How Real Is Cyber Threat?

Technology is like anything else that can be used for good or for evil purposes.  Many things have dual purposes or even more than just dual purposes, and technology is no exception to this fact.  Perhaps, there is an exception to the rule, but my small brain cannot think up one for the moment.  Anyhow, there are forces in the world that are trying to use technology for evil purposes.  For an example, from nuclear to cyber threats.  Nuclear threat has existed for many decades already, and by now most people know what MAD means.  In this blog post I’m not going to bother with voicing my opinion on nuclear threat.  Instead, I’m going to focus on voicing my opinion on cyber threat.

Lately, we have seen big powers like USA and China accuse each other of cyber warfare.  It’s obvious that it’s hard to know who is doing what in term of hacking one another in the cyberspace.  Nonetheless, I think I know why cyber threat is a growing concern.

On the surface, before we unravel all the layers of onion, we truly cannot see why there are fusses about cyber security.  For some people, they think that cyber threat can be dealt with best cyber security practices and no more than that.  Of course, it’s true that cyber security measures such as installing well known antivirus software and firewall are definitely going to help counter most cyber vulnerabilities.  Nonetheless, there are other cyber vulnerabilities out there that won’t be eliminated by even the most powerful firewall and antivirus programs.  Why?  I think there are some well kept or new cyber vulnerabilities that have not been dealt with, because these cyber vulnerabilities are well kept secrets or too new.  By using these cyber vulnerabilities and better hacking tools, hackers are able to wreck havocs on the cyber networks of the world.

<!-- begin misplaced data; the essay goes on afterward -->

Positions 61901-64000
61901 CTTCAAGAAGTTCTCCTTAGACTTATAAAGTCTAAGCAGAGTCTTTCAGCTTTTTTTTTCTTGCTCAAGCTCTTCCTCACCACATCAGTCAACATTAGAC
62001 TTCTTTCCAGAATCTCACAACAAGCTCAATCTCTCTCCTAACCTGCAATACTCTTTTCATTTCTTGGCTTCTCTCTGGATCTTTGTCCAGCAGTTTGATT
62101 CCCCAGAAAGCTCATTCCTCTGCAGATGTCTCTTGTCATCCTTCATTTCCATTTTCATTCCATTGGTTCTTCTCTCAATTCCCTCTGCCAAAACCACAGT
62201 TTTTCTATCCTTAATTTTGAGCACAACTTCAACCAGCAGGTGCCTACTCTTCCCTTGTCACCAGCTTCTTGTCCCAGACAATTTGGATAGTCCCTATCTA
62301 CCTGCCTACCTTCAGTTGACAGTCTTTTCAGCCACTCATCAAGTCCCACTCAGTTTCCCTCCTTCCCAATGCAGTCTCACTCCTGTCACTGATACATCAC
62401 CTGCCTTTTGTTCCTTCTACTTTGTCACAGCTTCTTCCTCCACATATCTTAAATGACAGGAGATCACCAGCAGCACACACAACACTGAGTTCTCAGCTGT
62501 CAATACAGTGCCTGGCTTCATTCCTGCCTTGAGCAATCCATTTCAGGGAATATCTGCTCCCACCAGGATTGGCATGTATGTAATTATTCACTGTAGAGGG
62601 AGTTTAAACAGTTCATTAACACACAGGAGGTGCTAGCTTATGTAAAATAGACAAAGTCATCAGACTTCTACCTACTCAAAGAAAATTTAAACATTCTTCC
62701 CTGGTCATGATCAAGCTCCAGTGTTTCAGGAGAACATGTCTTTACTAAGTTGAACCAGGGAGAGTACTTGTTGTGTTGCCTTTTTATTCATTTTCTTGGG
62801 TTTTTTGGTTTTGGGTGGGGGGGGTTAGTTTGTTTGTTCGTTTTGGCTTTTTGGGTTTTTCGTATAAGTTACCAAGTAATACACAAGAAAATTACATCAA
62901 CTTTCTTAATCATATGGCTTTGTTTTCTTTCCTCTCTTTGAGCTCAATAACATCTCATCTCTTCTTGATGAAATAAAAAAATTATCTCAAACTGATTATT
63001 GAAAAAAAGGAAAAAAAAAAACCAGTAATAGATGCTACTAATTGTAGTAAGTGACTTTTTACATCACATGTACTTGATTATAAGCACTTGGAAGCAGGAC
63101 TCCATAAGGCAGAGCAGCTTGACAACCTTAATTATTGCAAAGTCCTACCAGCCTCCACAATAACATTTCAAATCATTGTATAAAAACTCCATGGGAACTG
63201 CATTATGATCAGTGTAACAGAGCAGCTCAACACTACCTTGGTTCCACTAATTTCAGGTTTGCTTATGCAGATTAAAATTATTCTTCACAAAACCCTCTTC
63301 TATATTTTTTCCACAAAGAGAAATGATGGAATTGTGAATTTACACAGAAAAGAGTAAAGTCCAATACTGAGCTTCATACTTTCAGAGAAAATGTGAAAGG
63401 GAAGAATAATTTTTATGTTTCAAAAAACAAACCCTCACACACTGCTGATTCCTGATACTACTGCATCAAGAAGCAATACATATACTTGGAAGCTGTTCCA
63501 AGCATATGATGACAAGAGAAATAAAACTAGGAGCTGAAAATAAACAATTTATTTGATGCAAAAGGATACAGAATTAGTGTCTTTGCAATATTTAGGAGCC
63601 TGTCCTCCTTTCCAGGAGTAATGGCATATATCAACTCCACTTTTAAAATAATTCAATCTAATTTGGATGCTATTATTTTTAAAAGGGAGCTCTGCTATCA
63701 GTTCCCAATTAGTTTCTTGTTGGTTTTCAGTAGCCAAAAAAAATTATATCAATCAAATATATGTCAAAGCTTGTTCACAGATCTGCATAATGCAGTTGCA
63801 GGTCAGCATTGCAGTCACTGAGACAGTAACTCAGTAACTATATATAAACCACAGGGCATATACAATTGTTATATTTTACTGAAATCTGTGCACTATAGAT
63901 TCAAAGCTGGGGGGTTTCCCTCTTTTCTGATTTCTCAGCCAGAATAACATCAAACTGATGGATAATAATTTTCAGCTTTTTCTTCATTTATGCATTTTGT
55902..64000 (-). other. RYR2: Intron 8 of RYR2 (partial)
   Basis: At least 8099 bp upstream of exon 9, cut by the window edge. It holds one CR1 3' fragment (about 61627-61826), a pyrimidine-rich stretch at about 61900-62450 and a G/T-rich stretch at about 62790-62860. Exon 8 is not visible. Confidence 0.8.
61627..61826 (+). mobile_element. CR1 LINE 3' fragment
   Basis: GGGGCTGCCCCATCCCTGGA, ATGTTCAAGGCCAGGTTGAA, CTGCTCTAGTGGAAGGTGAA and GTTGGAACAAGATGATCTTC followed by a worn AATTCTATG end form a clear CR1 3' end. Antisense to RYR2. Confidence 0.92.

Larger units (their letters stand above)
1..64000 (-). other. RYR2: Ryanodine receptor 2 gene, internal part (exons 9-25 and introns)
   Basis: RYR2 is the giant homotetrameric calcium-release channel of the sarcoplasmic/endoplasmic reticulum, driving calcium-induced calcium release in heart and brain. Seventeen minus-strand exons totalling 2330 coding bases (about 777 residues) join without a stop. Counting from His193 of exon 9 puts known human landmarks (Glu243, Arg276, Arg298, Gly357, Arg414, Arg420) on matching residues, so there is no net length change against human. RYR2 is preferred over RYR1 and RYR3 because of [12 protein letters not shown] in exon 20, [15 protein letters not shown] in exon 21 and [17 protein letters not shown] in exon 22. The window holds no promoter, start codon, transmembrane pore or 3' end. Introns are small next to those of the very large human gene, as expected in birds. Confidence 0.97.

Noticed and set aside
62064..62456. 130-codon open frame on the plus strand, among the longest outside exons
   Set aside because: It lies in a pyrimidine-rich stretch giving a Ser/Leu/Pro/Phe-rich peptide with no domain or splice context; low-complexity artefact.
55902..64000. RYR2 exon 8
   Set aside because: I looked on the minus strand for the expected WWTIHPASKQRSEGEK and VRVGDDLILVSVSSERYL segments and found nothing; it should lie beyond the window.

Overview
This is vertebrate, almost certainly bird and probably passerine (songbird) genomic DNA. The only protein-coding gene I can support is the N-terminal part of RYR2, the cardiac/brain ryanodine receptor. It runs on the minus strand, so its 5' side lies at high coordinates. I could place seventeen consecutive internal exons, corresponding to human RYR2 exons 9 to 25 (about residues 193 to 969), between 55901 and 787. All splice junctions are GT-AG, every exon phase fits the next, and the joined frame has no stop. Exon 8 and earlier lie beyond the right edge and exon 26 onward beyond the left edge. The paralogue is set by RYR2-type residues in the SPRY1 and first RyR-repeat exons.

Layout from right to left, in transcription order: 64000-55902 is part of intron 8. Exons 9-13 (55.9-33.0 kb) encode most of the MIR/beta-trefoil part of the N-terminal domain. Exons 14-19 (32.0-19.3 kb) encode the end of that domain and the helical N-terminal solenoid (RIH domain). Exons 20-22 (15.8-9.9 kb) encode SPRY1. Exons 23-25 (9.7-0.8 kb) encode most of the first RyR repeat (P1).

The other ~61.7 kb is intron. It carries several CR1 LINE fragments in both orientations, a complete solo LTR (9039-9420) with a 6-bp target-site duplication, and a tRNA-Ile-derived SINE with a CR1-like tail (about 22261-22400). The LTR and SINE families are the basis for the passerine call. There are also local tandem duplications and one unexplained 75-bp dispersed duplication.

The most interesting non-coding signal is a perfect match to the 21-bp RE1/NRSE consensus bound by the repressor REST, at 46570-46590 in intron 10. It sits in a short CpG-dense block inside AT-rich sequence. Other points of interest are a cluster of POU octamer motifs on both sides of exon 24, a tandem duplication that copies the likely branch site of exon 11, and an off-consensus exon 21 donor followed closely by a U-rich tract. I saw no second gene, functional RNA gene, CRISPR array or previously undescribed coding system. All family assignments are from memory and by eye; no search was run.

When we peel more layers of the onion off, we can see that cyber security is very important.  How come?  In my opinion, it’s about a digital future where money mainly get create in digital form.  This is the future trend that our present (the world) is heading for.  Of course, if we just rely on cyber networks for communication and not for banking and monetization, then cyber security can only be boiled down to privacy and few other things but not of money matters.  Nonetheless, cyber networks as in the Internet can be used for electronic commerce, banking, and the whole nine yards.  This means cyber security is needing to be taken seriously, otherwise hackers can just waltz in and erase, steal, change, and do whatever else to the digital money that belong to various money matter institutions such as banking, electronic commerce giants, and whatnot.

I can imagine a scenario that a group of powerful hackers that is sponsored by a powerful organization hacks a cyber system of a country to a point that they erase all of the digital money from this country, leaving this country as a bankrupted nation.  Nonetheless, this country can totally create new digital money out of thin air if she wants to, but will this be ethically, legally, and sensibly?  Can such an incident be covered up easily?  After all, we’re living in a globalized world, and transactions are having been done globally all the time; something like this if to rain upon a country will not be easily covered up.